Global Rights Bodies Condemn Incident
The incident drew condemnation from the international community as well apart from national quarters.
Amnesty International demanded a criminal investigation into the incident and slammed the "abusive, degrading and discriminatory" veiling laws in the country.
"The circumstances leading to the suspicious death in custody of 22-year-old young woman Mahsa Amini, which include allegations of torture and other ill-treatment in custody, must be criminally investigated," Amnesty tweeted.
Human Rights Watch called the incident "outrageous" and demanded the notorious hijab law in the country to be abolished.
"Outrageous. Mahsa Amini, an Iranian woman, has died after being arrested because of how she was dressed. Iranian authorities should abolish the compulsory hijab law and remove or reform other laws that deprive women of their autonomy and rights," the body said.
Following protests and vehement condemnation, Iran's interior ministry and prosecutor have launched inquiries after being ordered to do so by the president, state media reported.
The Hardline Policies of the Raisi Regime
President Raisi, a purist and hardliner considered close to the supreme leader, has been working on strengthening the country's traditional laws ever since he came to power in August 2021.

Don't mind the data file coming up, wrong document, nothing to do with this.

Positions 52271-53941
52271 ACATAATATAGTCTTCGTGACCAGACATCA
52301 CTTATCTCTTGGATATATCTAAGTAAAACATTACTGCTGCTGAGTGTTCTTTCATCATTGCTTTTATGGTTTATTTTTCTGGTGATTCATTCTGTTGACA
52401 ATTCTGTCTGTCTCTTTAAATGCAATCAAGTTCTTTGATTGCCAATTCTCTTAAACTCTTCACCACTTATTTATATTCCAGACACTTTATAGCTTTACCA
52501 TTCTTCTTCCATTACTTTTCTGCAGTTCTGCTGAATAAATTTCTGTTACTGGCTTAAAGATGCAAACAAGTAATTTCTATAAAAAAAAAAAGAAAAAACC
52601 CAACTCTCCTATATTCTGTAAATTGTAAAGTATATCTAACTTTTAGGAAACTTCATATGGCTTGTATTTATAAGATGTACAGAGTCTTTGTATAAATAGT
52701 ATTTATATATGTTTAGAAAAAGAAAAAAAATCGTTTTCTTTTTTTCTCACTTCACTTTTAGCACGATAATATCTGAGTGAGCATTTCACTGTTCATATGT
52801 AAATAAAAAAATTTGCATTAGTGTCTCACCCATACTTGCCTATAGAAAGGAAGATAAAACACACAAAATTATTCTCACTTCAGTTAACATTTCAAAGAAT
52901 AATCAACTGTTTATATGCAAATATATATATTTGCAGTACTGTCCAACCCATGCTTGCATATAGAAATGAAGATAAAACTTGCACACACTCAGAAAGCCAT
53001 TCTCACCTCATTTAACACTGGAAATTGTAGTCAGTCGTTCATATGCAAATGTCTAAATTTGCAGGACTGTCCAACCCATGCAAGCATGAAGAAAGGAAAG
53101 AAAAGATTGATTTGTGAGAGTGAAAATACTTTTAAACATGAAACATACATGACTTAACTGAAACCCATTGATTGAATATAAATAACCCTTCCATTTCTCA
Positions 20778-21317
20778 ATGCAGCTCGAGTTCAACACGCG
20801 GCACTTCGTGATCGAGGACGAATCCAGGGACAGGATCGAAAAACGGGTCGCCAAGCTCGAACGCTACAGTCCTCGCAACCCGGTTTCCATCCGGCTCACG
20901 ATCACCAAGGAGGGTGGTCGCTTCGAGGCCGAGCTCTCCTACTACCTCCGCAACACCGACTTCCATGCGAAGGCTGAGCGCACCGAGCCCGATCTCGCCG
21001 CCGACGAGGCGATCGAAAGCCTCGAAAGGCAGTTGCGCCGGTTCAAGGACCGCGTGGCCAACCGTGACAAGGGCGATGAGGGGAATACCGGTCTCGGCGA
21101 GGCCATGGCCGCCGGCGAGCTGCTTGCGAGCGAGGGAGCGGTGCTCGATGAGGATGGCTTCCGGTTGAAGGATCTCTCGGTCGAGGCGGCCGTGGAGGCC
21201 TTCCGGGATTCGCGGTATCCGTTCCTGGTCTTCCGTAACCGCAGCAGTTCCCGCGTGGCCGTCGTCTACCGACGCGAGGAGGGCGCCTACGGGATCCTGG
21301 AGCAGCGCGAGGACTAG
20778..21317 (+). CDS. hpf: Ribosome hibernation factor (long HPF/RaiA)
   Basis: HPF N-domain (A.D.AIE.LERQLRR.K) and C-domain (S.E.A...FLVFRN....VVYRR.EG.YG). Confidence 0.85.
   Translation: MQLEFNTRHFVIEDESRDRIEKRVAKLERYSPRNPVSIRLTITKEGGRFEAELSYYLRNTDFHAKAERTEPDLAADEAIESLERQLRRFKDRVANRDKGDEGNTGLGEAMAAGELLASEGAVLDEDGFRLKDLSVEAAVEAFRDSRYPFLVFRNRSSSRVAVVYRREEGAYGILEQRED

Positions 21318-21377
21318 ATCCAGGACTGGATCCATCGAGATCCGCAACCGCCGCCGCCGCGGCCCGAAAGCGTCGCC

The Iranian government had announced 12 July to be observed as 'National Hijab and Chastity Day to mark the importance of the country's rules over women and their bodies.
In August, Raisi had also signed a decree clamping down on non-conforming women and stipulating harsher punishments for them.
'Morality Police Said Women Without Hijabs Are Nude'
Following the decree and the declaration, women were arrested across the country for not abiding by the full extent of the hijab laws.
One of the most high-profile arrests was that of writer and artist Sepideh Rashno, who was reportedly beaten and tortured in custody before making a "forced" apology on national television.
However, several women disregarded the laws and took to the streets and social media to protest by burning their headscarves publicly or making videos and uploading them online with the hashtag #NotoHijab.
"The Iranian regime has thousands of undercover agents employed across the country to report women for not wearing a hijab," human rights activist Masih Alinejad told The Quint.
"I received a video from a woman who confronted one of these agents. The agent was recording her and threatened to get her arrested. The undercover agents are even harassing women on their dress codes in women’s sections," she added.
Another protester, 20-year-old Negin, said that she was threatened with sexual harassment by the "morality police" and was told that those women who do not wear a hijab are practically "nude."
"They (the police) detained some of the women in vans and tried to warn the rest of us. One of the cops walked toward me and said I shouldn’t be in this campaign against hijab. He was implying that women who remove their headscarves are practically nude," she said.
(With inputs from The Guardian.)